D-Day: The Turning Point Of WWII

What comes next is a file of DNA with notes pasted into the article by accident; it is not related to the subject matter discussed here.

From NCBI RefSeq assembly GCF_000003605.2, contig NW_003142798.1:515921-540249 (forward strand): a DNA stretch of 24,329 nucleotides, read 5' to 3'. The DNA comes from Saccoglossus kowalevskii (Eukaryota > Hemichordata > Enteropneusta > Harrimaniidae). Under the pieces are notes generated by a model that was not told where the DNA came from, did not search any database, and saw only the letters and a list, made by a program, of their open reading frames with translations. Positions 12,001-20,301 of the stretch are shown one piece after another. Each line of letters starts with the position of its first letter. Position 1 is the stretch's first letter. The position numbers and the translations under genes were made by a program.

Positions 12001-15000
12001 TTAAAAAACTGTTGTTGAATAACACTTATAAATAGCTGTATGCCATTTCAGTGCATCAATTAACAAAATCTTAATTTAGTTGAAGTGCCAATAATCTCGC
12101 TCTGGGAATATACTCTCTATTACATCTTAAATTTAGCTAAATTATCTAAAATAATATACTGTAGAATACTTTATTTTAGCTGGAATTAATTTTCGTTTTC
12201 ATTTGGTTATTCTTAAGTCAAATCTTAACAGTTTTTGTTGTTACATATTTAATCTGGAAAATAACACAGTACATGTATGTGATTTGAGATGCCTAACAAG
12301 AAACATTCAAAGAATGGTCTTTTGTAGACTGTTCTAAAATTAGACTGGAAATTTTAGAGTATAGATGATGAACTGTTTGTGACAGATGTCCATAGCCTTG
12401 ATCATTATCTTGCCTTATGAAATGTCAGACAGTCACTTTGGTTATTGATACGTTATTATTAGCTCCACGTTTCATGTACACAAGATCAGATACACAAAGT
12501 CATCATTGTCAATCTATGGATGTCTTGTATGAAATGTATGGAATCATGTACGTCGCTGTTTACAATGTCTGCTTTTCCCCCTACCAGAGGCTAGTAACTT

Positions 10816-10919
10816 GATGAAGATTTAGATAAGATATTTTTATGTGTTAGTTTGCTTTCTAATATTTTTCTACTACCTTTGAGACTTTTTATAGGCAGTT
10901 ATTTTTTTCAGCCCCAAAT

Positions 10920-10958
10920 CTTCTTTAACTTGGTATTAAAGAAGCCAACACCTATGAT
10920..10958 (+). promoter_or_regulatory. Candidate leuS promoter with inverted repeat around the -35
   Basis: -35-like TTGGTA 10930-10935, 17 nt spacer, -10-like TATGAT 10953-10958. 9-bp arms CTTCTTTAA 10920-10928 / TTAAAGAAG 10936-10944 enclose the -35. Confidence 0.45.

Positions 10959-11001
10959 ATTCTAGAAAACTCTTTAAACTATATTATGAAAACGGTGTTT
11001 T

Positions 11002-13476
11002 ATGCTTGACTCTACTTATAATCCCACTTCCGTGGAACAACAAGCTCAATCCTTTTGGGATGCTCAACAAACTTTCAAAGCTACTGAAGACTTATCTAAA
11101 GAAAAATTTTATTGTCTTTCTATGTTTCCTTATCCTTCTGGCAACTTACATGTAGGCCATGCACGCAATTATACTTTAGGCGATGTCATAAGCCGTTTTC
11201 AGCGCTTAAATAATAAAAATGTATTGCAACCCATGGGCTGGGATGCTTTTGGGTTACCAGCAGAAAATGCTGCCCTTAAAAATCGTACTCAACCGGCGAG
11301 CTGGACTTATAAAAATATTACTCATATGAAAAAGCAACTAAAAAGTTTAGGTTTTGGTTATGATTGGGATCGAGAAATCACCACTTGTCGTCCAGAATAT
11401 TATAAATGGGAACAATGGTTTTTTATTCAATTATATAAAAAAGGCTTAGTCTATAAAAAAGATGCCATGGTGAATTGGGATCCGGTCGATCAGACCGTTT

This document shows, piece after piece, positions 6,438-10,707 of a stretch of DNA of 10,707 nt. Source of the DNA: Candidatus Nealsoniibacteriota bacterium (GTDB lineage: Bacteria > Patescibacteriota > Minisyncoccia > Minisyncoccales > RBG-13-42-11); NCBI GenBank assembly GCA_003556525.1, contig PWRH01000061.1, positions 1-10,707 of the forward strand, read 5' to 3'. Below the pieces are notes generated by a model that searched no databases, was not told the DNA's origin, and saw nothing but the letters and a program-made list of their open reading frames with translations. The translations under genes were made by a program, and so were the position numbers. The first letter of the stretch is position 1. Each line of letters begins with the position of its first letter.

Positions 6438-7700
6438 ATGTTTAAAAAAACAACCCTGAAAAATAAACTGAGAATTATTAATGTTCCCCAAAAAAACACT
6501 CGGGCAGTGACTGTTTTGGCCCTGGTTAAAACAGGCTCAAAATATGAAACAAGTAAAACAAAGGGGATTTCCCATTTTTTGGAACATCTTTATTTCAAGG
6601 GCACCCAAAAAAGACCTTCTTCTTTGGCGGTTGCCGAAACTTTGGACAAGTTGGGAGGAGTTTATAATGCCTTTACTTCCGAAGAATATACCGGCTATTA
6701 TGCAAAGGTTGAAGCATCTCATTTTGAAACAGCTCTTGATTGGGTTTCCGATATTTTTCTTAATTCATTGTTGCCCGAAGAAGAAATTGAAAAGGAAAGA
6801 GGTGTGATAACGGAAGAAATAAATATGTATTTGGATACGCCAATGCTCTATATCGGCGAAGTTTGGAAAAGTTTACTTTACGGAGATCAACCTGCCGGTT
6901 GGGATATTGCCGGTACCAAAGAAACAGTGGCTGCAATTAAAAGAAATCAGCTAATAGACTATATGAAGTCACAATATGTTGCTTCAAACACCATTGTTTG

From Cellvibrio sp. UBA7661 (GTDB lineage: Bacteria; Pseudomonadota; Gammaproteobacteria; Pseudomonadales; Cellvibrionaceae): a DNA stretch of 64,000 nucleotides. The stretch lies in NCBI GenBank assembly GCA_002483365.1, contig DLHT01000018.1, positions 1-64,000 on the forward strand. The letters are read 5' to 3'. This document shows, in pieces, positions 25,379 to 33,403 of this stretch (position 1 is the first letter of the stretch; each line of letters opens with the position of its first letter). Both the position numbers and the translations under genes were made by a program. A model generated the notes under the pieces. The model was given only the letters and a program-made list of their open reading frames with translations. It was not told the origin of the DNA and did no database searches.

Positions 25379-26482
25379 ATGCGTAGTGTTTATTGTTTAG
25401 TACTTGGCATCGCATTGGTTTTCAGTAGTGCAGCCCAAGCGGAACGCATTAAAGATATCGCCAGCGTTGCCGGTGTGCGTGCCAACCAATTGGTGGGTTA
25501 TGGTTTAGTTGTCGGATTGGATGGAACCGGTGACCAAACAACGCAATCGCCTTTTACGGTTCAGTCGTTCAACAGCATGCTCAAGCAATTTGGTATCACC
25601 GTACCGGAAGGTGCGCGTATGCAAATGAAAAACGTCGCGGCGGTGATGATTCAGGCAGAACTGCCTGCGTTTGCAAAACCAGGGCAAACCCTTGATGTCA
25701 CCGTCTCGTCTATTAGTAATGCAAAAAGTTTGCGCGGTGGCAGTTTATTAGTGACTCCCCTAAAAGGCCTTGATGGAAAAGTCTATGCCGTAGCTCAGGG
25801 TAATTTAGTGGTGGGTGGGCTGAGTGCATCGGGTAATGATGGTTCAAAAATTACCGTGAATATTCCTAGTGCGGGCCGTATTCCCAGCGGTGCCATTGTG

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John R. Zanikos Mr. McKibban/Mr. Canfield English III 05 May 2014 D-Day, The Turning Point of WWII The Allied invasion at Normandy was one of the most powerful invasions in history. After WWII began, Germany invaded and occupied northwestern France beginning in May 1940. The Americans entered the war in 1941 and by 1942 they and the British were considering the possibility of a major Allied invasion across the English channel. Before the invasion, air and sea components played major roles. Five thousand ships and landing craft were used along with fifty thousand vehicles and eleven thousand planes went to fight. Planning for the operation began in the summer of 1942. The D in D-Day stands for day since the date of the final invasion was unknown. From January 1942 to June 1944, the United States shipped 17 million tons of cargo to the United Kingdom. Detailed planning for D-Day started in 1943 after the meeting in Tehran between the allied leaders Winston Churchill, F D Roosevelt and Joseph Stalin. By late 1943, significant forces and material had been gathered in Britain. The naval component of the operation was code named Operation Neptune during World War II. There were large numbers of warships and landing craft. In all, Britain, Canada and the United States, as well as the navies in exile of France, the Netherlands, Norway, Poland And Greece supplied 1,213 warships for the invasion. The term D-Day was used for the day of the actual landing. The attack in Normandy on June 6 1944 was the start of Operation Overlord. Operation Overlord was the code name given to the whole invasion of North West Europe. Operation Neptune which was the main part of the attack lasted from June 6 to June 30, 1944. In the month... ... middle of paper ... ...s. These numbers represent the total killed, wounded , missing or captured. The United States, 6,603, Britain, 2,700, Canada, 1,074 and Germany between 4,000 and 9,000. Without the surprise invasion of Operation Overlord, the turning point in WWII would not have happened. Russia would have most likely fell and allowed the Germans to take over the country. If not for the invasion at Normandy, Germany could have occupied most of Europe but now they had to fight a war on two fronts. The world would have been a very different place than what we know it as today. WWII solidified the United States as one of the world’s super powers for years to come. After the war, the economy boomed in the United States. It recovered from the Great Depression and the stock market crash of 1929. This makes the invasion at Normandy one of the most powerful invasions in history.

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